Control System

UrbanEden uses multiple hardware and software tools to achieve its primary control objectives: maintaining interior comfort, providing adequate light for the home’s interior and exterior spaces, ensuring a dependable supply of hot water, minimizing annual power consumption, and maximizing annual power generation.

Tablet PC

A Microsoft Surface ™ Tablet PC presents information and control options to UrbanEden’s occupants. Central to personal interaction with the home’s systems, the tablet allows occupants to monitor a wide array of details, such as wall temperatures, capillary tube system operation, dry bulb temperatures within the home, real-time energy consumption on all of the home’s circuits, energy generation from the home’s photovoltaic array, and streaming video feeds from the home’s multiple security cameras. Control functions, such as thermostat setting, water heater mode selection, photovoltaic array rack movement, and lighting, can all be carried out directly via this handy control platform.

Programmable Automation Controllers

The major hardware and software components enabling these functional capabilities include two programmable automation controllers manufactured by Schweitzer Engineering Laboratories (SEL). These controllers operate and monitor the radiant (capillary tube) system located in the walls and the roof of the house. Sensors, including wall-embedded RTDs (Resistance Temperature Detection) and liquid-flow meters, provide feedback for the control algorithms running on the SEL units. Using the sensor feedback, the algorithms provide outputs used to automatically control various elements of the system, including a Variable Frequency Drive (VFD) for varying pump speed, as well as two modulating valves for controlling flow rates of the working fluid. The system thus autonomously regulates temperature changes in the walls of the house.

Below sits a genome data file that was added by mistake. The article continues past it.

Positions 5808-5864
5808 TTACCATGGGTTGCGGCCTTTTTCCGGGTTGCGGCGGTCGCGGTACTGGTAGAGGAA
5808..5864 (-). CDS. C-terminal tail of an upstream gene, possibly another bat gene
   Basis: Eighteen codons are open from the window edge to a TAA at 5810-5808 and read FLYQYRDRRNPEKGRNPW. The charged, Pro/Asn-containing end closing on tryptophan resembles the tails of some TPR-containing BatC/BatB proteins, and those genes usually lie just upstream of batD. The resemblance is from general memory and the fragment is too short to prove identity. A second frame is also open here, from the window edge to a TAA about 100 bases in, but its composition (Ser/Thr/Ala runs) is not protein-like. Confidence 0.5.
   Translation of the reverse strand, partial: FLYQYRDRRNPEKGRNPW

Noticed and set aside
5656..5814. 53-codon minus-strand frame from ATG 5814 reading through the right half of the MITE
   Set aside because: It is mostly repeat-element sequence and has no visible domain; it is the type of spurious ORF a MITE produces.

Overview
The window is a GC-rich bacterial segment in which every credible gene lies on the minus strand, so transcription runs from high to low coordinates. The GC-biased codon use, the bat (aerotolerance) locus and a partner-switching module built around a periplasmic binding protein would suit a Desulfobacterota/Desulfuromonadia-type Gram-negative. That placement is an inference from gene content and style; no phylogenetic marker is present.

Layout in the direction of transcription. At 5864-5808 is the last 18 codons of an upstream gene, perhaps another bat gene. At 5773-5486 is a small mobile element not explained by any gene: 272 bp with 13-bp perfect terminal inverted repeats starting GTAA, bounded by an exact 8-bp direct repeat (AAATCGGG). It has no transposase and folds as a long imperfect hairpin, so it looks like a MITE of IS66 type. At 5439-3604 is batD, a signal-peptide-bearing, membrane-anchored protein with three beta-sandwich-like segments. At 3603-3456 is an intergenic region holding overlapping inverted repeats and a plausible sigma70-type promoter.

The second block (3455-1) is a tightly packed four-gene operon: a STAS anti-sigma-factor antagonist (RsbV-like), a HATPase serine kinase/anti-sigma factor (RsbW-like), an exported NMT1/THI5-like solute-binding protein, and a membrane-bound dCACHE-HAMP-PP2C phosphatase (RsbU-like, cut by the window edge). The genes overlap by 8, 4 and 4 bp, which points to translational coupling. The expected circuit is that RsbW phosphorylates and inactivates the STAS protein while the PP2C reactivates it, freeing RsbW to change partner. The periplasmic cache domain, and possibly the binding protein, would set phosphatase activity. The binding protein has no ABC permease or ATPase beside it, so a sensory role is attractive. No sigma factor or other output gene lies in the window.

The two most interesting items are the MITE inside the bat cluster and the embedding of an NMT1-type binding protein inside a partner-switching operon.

A third Programmable Controller from Automation Direct controls three AC drives which provide velocity control over three Ironhorse™ AC motors.  This Do-more™ PLC controlled system provides independent control over the three motor-and-lock circuits needed to move the photovoltaic panel racks back and forth over the house.  A C-more™ touch panel operator interface (also from Automation Direct) provides graphical indication - and control - of the PV rack.  The C-more “Remote Access” App allows visualization and control of the system from any iOS device. 

Home Intelligence

Also integral to UrbanEden’s monitoring and management capabilities are the Nexia™ Home Intelligence package and the Powerhouse Dynamics eMonitor™. Both systems were generously donated to the project by Ingersoll-Rand Corporation.

The Nexia™ package enables the home’s occupants to do many actions remotely: turn on or off devices plugged into wall outlets, lock and un-lock doors, adjust the thermostat set point, monitor the opening and closing of exterior doors and windows, and monitor streaming video from wireless cameras. These capabilities are made possible using a network of Nexia peripherals –actuators and sensors – which communicate wirelessly over Z-Wave protocol to a central Nexia Bridge™ located in the home. Control commands and data monitoring are done via a Nexia hosted, web-based portal, accessible on the tablet PC.

Also appearing on this portal are data read-outs indicating the home’s overall energy consumption and generation statistics. This information is collected via individual sensors mounted to a circuit within the home’s main service panel. Data collected from the current sensors is sent back, over the web, to Powerhouse Dynamic servers, where it’s analyzed, tabularized, and graphed into an intelligible format. The tables and graphs are accessible to the homeowner on Nexia’s web portal. In addition, Powerhouse Dynamics’ analytics software can provide tips for energy conservation to the home’s occupants.

Multiple studies have shown that people who receive direct feedback on their power consumption reduce their electricity use by 5% to 15%.  For a report from the Electric Power Research Institute, please see the attached pdf.